Wednesday, March 23, 2011

an easy type of self-facing straight neck


Thank you very much for your help, and for your response to the last blog post.

Please check what I wrote in it if you haven't read it, as there are still some days before the ruffle is closed. I am greatly thankful, not only for your donation, but also for all your kind attitude. It is helping us in every sort of ways to recover, I hope you understand what I mean. To know that we have your helping hands makes us positive and the situation inevitably better.

Today I'm going to share with you a tutorial post for making an easy straight neck T shirt. I prepared it some time ago, but I didn't think anyone would like it. I thought so because it was too simple to impress you sewing nerds. But I'm changing my mind. I think you might like it, for a change.
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how to alter a crew neck to an easy type of self-facing straight neck


I've been inspired by the construction of neckline of Wilma pullover and adopted it to the common T shirt. They use the extended bodice as a self-facing. This type of neckline doesn't require any binding finish, and thus it is technically very easy to make. I also found this straight neck T was more feminine than common crew neck Ts on me, which was a bonus. What we have to do for clean appearance is being careful to choose fabrics that don't roll up at edges too much, because the self-facing will not be sewn or fixed to the bodice.
neckline
You need to be ready with your own favorite pattern for common type of T shirt.

Cut bodices with the fabric on fold, but leave some of shoulder line and whole neck line uncut. Note that the neck opening will end much nearer to the front center than the point where cutting is stopped.
selffacingneck1
Flip the pattern horizontally on the fabric with the fulcrum at the neckline, and continue cutting like tracing the mirror image of bodice until reaches about 10cm/4in in length. This mirror image area will be a self-facing.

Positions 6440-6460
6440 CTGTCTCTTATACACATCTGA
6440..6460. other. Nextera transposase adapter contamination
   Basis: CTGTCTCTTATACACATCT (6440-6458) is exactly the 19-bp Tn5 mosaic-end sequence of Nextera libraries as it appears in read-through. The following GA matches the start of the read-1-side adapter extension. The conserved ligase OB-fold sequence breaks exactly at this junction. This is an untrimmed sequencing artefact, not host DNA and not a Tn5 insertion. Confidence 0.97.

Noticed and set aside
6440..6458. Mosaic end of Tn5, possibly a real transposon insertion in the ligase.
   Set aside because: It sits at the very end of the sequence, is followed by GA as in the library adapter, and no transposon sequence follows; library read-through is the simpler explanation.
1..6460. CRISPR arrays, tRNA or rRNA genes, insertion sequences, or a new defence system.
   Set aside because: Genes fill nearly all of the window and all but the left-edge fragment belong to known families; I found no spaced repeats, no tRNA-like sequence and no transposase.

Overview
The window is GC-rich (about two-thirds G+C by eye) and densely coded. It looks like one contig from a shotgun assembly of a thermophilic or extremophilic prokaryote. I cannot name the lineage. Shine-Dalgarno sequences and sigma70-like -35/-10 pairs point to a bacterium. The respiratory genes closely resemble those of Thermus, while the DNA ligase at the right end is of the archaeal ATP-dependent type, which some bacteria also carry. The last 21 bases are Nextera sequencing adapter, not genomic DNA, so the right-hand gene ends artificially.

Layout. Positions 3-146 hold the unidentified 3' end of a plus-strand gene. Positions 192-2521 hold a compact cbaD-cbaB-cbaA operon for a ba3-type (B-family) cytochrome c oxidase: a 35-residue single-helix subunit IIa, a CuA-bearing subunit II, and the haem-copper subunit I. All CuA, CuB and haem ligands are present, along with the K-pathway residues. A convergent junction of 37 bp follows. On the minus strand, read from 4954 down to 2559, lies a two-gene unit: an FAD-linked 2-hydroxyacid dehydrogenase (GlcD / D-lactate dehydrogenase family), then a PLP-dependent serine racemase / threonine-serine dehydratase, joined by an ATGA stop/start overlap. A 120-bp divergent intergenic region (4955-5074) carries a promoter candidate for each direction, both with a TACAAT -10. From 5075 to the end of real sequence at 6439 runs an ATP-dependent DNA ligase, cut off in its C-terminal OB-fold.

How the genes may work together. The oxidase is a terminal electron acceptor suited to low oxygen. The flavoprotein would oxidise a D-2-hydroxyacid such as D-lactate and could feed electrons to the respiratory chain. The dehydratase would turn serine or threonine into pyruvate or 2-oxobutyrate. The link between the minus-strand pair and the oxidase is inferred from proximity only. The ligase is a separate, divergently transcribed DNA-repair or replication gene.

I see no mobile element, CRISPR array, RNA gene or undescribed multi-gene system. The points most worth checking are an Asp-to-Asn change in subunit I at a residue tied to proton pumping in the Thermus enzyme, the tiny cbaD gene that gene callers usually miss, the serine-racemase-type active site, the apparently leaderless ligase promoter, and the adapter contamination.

selffacingneck2
selffacingneck3
Overlock the straight edge of self-facing.
selffacingneck4
With the fabric right sides of the front and back piece facing, sew shoulder seams and clip the seam allowances towards the point of neck opening ends.
selffacingneck5
Open and press seam allowances, neaten self-facings before sleeves attached.
selffacingneck6
Attach sleeves, close side seams and finish as desired.
selffacingneck7
selffacingneck8
This neckline is least revealing and most unsensational, but I think the top looks feminine and lovely when on human.



You can't see it much in my pictures, though (sorry).


Love,
yoshimi

(P.S. Please accept my apology about the inappropriate word to describe you great people in this post.)

12 comments:

  1. I love boat necks so this tutorial is great for me. I now have an excuse to add another project to my long list. Thanks for sharing it

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  2. Lovely! I am always eager to see new necklines and how to do them, as I wear lots of knit tops and they can get so repetitive. I will definitely be keeping this one in mind :)

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  3. Beth (Sunnygalstudio)March 24, 2011 at 12:45 AM

    I like this shirt, will try it. thanks for the info. and I am proud to be a sewing nerd!

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  4. Hi Yoshimi,
    Thank you for posting this tutorial, I have never really thought about this straight style neck before but rather like it. It is very pretty and feminine - I would like to try it now!

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  5. I too love boat necks (what we call them here!) You are so inspiring me!

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  6. Hi Yoshima

    You are very talented. Your projects are a source of much inspiration to people like me who have never stitched a piece of clothing.
    Keep up the good work
    Jyoti

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  7. Thank you so much for posting this tutorial! It is very clear and useful. The sewing nerds are rejoicing!

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  8. You are absolutely wonderful, you know that?

    Thank you very much for the tutorial. I am definitely a sewing nerd who aspires to be a sewing geek so this is very much appreciated!

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  9. We would love more tutorials! Thanks for this one. I'm always sure you know so many techniques that we do not! Your work is lovely, and of course your shoes. . .

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  10. Thank you Yoshimi! This is my favorite neckline, but it is hard to find in stores. It also looks very cute with the scarf as you've shown in your photos. I will be using your tutorial!
    Jeanne

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  11. Youa re so funny. ;) Lovely shirt! It's so perfect.

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  12. Thank you! This is such a pretty shirt on you. I love this kind of neckline, but have yet to see a pattern with it. I want to make a dress with this now.

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Thank you for your comments!!